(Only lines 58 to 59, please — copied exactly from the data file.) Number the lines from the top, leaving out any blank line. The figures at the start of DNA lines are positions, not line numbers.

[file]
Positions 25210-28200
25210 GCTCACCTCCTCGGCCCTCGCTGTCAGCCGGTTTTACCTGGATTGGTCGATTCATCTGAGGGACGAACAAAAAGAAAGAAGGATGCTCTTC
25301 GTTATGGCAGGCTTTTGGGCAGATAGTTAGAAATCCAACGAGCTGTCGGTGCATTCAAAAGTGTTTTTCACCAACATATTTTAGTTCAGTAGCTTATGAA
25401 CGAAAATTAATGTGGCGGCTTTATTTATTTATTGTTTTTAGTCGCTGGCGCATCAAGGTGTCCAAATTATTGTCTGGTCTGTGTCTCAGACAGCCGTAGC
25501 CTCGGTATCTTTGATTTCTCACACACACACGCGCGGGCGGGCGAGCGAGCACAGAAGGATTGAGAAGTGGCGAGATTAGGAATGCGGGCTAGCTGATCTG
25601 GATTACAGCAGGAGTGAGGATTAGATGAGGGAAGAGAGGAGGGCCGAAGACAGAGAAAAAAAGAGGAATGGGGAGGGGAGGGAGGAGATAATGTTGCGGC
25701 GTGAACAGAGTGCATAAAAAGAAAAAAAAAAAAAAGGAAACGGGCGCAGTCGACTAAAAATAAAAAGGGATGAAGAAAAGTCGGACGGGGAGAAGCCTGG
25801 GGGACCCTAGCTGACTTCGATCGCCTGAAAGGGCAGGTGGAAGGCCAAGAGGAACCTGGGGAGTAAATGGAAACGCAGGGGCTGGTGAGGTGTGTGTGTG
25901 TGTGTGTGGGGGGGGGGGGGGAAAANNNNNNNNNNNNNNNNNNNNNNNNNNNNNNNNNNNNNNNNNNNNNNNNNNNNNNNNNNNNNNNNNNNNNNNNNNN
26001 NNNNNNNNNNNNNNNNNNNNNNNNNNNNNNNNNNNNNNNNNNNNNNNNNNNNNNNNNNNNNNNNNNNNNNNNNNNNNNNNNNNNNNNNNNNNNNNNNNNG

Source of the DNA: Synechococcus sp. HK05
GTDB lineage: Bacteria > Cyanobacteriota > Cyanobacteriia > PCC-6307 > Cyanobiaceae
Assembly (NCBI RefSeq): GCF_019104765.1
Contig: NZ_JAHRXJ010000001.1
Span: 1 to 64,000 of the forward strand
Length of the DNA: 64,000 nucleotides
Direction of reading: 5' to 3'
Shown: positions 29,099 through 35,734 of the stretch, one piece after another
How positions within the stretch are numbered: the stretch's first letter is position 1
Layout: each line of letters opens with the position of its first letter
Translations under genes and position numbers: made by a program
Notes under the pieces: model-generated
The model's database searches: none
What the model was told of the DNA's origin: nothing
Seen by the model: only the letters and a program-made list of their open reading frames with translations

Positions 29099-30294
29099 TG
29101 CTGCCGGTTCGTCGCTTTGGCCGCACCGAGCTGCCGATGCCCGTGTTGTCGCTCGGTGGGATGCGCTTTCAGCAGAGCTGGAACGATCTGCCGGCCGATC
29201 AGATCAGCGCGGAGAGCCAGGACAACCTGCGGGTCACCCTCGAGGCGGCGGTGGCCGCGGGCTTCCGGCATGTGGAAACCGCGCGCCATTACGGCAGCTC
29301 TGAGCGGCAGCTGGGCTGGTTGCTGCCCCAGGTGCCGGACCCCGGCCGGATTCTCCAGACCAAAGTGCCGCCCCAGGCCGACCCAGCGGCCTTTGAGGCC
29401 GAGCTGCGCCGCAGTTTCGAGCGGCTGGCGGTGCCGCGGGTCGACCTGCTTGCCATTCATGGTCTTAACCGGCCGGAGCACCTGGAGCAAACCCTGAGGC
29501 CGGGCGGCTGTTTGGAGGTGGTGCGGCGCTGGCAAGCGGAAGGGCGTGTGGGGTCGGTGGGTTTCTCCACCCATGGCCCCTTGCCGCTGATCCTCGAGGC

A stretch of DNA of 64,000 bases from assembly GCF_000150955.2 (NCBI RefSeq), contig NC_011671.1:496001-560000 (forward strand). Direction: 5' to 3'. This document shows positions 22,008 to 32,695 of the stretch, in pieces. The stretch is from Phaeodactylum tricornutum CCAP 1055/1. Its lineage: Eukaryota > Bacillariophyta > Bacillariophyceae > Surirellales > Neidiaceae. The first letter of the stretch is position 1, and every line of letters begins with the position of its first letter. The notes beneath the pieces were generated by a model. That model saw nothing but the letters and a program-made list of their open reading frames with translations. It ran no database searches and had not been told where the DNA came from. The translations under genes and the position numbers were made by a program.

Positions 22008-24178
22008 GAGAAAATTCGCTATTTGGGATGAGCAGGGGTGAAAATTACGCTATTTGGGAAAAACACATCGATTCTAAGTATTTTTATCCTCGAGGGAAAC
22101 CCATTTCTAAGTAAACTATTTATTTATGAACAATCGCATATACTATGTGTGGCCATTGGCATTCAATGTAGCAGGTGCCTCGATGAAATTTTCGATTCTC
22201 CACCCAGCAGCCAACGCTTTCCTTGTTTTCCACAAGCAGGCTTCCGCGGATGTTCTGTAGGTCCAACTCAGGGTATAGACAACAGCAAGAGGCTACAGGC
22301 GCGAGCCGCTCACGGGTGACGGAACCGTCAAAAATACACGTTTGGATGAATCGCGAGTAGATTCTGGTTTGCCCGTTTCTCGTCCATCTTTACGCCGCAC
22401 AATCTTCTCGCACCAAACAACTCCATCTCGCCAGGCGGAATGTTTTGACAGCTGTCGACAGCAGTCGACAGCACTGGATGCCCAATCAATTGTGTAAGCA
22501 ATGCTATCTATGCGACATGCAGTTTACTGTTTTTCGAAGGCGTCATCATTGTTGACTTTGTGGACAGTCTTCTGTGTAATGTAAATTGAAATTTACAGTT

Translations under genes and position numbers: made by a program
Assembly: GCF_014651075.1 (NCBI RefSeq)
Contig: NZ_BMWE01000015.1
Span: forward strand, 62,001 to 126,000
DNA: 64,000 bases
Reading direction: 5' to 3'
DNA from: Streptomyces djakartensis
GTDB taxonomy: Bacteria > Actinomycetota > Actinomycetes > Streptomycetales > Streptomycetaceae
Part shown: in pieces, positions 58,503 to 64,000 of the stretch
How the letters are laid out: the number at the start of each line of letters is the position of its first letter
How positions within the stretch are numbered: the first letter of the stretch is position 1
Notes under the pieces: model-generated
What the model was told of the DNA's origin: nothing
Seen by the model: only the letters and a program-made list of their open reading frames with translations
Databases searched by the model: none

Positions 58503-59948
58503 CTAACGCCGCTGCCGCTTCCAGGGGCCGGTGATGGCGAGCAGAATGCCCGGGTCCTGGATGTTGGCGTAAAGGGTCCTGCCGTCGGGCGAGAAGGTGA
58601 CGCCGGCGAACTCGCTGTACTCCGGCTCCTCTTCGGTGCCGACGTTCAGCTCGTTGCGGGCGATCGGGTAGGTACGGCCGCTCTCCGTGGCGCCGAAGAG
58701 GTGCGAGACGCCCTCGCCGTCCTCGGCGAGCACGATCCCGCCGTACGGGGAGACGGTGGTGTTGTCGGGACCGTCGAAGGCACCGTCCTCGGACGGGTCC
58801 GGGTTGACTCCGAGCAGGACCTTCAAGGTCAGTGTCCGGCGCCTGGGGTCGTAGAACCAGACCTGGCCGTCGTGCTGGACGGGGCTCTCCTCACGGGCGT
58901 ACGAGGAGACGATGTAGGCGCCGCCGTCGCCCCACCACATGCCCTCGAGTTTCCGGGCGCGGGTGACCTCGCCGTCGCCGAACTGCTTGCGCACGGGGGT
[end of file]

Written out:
58601 CGCCGGCGAACTCGCTGTACTCCGGCTCCTCTTCGGTGCCGACGTTCAGCTCGTTGCGGGCGATCGGGTAGGTACGGCCGCTCTCCGTGGCGCCGAAGAG
58701 GTGCGAGACGCCCTCGCCGTCCTCGGCGAGCACGATCCCGCCGTACGGGGAGACGGTGGTGTTGTCGGGACCGTCGAAGGCACCGTCCTCGGACGGGTCC